Debates continue over constitutionality of Initiated Measure 22

Published: Jan. 30, 2017 at 4:59 PM CST
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This Wednesday, South Dakota lawmakers are scheduled to vote on a proposed repeal of Initiated Measure 22.

The repeal issues a state of emergency, citing a judge's stay of the measure.

But ahead of the legislative repeal, the two sides are still arguing its constitutionality.

This repeal proposal has an emergency clause attached to it, which means if South Dakota lawmakers do repeal Initiated Measure 22, it would not be able to be referred back to the voters for their approval.

"This is such a fragrant abuse of the political power when you have a state with no checks and balances, and frankly IM 22 was an effort to provide some checks and balances," Rick Weiland, the original sponsor of IM 22, said.

"Rick Weiland and his friends have an obligation to comply with our constitution," Speaker of the House Mark Mickelson said. "They were warned by the legislative research council and they were warned by the attorney general that their measure likely contains several unconstitutional provisions."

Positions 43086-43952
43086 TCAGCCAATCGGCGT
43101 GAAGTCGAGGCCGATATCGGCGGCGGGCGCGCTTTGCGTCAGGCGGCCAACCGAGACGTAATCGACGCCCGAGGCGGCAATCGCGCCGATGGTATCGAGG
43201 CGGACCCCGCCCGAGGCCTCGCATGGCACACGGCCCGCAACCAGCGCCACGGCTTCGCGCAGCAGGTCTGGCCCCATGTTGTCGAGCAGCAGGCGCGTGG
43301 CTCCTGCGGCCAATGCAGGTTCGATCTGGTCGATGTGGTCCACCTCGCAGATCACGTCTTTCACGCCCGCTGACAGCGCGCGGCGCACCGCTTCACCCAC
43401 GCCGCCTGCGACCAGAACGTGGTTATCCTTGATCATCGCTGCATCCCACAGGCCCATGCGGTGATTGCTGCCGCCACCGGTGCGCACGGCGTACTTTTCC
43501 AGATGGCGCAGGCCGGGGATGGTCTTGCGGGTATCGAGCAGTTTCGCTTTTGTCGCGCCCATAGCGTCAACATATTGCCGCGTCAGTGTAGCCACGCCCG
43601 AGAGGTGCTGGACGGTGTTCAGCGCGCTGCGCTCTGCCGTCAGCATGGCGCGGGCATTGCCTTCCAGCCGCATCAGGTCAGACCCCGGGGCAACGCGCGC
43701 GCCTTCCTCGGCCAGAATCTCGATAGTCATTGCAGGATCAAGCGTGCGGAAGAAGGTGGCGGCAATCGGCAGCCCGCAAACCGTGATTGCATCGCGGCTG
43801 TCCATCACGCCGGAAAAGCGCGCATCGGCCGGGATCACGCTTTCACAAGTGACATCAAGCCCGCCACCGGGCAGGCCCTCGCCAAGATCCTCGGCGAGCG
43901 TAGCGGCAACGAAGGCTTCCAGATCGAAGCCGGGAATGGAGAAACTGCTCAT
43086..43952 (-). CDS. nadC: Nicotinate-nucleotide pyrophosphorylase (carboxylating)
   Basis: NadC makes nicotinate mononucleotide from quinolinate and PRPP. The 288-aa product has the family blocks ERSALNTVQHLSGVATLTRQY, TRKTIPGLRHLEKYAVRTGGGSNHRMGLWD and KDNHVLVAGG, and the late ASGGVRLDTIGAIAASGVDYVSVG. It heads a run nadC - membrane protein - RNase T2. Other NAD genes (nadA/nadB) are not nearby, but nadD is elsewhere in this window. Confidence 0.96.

State lawmakers who want to see the measure repealed argue a judge's stay of the measure proves it violates South Dakota's constitution.

But Weiland says the judges ruling simply says constitutionality should be determined by a higher court.

"Its a temporary ruling until you get down the street, that's what happened in the 6th Circuit Court, it wasn't a decision based on the constitutionality of the bill, it was kick it to the Supreme Court and let them weigh in," Weiland said.

Weiland said if the legislature votes to repeal the measure with the emergency clause this week, it will never make it to the Supreme Court or the voters, to give their opinion on the issue.

Republican lawmakers say even though they plan to repeal IM 22, they will respect the will of the voters by passing legislation that covers some of its key points.